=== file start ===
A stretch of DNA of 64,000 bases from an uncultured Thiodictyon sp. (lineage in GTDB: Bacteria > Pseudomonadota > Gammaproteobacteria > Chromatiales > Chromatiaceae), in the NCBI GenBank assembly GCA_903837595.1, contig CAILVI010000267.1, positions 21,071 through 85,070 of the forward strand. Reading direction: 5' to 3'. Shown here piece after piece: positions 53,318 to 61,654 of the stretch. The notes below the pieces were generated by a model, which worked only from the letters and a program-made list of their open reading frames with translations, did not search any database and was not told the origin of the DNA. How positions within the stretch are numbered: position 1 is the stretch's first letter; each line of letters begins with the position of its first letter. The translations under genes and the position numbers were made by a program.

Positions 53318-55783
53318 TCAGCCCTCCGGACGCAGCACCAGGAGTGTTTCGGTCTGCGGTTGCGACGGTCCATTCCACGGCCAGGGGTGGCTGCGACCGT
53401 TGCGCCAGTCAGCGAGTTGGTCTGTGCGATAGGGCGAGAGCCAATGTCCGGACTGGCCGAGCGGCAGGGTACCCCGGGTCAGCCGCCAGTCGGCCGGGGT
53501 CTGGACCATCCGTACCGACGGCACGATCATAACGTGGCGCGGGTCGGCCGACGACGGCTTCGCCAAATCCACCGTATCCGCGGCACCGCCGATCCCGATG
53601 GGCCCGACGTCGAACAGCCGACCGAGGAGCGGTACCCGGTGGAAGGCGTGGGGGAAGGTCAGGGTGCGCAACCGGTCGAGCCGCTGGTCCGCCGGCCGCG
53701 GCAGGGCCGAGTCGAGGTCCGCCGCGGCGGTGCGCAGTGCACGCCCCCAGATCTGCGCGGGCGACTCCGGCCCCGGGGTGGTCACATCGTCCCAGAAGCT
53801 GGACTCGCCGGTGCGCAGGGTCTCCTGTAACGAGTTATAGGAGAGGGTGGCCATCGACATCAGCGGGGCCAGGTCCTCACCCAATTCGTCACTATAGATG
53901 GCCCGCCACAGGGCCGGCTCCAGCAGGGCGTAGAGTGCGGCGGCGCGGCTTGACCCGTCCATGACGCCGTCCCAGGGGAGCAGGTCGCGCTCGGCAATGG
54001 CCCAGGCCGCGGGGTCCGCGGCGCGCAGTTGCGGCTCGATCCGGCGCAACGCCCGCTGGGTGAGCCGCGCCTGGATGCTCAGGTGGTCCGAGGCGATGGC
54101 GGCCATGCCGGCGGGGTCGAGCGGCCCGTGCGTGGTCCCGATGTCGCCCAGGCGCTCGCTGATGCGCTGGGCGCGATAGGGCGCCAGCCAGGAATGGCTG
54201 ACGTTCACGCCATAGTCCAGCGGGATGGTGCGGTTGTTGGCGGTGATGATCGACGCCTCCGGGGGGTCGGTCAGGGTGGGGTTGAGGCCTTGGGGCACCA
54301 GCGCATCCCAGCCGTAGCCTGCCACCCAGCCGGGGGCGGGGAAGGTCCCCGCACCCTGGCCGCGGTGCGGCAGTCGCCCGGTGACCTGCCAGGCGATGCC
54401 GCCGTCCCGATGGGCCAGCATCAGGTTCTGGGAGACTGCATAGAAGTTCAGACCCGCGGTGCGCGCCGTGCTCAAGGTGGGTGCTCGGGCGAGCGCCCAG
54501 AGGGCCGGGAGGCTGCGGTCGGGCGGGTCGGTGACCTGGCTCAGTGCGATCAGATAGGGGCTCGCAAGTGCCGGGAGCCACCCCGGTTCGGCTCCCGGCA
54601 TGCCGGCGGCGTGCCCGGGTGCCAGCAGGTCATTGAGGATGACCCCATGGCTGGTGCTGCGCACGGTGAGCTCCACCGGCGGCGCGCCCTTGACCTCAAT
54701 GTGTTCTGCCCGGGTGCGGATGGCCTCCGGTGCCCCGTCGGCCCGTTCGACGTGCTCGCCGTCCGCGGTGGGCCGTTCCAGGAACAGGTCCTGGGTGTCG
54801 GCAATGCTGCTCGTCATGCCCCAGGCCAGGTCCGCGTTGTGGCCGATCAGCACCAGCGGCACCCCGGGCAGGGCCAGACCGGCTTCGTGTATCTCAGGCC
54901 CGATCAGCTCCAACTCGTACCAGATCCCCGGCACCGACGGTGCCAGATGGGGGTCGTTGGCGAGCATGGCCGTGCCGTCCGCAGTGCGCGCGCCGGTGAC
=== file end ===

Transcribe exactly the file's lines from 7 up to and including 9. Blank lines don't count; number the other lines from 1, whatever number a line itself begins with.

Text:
53701 GCAGGGCCGAGTCGAGGTCCGCCGCGGCGGTGCGCAGTGCACGCCCCCAGATCTGCGCGGGCGACTCCGGCCCCGGGGTGGTCACATCGTCCCAGAAGCT
53801 GGACTCGCCGGTGCGCAGGGTCTCCTGTAACGAGTTATAGGAGAGGGTGGCCATCGACATCAGCGGGGCCAGGTCCTCACCCAATTCGTCACTATAGATG
53901 GCCCGCCACAGGGCCGGCTCCAGCAGGGCGTAGAGTGCGGCGGCGCGGCTTGACCCGTCCATGACGCCGTCCCAGGGGAGCAGGTCGCGCTCGGCAATGG